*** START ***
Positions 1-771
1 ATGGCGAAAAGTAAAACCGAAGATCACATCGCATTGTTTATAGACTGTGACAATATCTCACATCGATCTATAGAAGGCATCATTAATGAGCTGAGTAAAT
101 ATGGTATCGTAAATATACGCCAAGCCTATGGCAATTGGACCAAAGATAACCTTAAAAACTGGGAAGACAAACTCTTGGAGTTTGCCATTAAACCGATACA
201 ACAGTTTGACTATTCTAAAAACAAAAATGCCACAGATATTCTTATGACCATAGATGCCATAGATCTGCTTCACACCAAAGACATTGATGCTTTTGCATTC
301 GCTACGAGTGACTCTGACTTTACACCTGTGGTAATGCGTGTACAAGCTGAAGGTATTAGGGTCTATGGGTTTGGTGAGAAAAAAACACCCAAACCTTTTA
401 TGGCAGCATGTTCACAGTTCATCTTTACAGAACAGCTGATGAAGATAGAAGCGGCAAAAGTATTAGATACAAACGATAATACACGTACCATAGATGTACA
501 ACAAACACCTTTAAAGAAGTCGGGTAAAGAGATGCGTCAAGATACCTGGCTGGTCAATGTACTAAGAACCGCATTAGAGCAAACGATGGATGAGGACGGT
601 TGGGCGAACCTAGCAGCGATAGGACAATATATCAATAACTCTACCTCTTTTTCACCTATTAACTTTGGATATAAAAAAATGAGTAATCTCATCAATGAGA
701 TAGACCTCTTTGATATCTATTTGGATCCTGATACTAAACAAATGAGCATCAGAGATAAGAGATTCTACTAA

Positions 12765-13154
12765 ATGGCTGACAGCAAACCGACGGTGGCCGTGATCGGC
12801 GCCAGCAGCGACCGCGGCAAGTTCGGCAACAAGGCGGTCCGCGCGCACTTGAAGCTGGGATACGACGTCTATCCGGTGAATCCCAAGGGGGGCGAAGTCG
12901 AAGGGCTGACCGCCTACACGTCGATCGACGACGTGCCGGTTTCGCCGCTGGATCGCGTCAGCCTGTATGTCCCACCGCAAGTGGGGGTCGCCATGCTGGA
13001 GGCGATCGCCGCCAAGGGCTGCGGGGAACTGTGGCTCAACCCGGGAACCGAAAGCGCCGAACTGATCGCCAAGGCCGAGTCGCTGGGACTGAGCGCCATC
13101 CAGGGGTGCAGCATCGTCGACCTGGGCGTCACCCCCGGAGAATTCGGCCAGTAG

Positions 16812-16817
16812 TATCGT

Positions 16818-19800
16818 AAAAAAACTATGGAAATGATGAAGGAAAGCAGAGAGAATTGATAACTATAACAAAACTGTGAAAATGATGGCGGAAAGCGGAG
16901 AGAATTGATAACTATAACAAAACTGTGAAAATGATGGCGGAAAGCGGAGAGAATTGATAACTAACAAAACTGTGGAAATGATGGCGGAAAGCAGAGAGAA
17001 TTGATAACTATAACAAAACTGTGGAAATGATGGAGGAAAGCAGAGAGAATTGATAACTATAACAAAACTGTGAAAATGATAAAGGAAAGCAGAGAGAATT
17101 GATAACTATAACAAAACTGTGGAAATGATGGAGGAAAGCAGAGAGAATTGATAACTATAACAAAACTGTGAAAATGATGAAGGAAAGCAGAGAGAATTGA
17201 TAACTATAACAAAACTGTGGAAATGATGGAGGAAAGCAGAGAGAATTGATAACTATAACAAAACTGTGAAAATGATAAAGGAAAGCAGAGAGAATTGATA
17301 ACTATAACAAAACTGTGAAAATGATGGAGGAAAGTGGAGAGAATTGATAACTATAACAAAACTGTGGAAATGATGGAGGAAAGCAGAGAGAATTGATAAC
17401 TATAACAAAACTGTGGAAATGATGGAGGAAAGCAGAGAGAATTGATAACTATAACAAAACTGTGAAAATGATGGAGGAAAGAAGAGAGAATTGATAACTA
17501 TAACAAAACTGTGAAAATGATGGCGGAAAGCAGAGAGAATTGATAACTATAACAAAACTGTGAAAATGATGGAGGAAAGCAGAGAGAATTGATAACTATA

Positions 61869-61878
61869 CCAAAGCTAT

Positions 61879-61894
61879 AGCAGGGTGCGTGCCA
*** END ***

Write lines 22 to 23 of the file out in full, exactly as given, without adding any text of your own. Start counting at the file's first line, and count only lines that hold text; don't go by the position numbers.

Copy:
17101 GATAACTATAACAAAACTGTGGAAATGATGGAGGAAAGCAGAGAGAATTGATAACTATAACAAAACTGTGAAAATGATGAAGGAAAGCAGAGAGAATTGA
17201 TAACTATAACAAAACTGTGGAAATGATGGAGGAAAGCAGAGAGAATTGATAACTATAACAAAACTGTGAAAATGATAAAGGAAAGCAGAGAGAATTGATA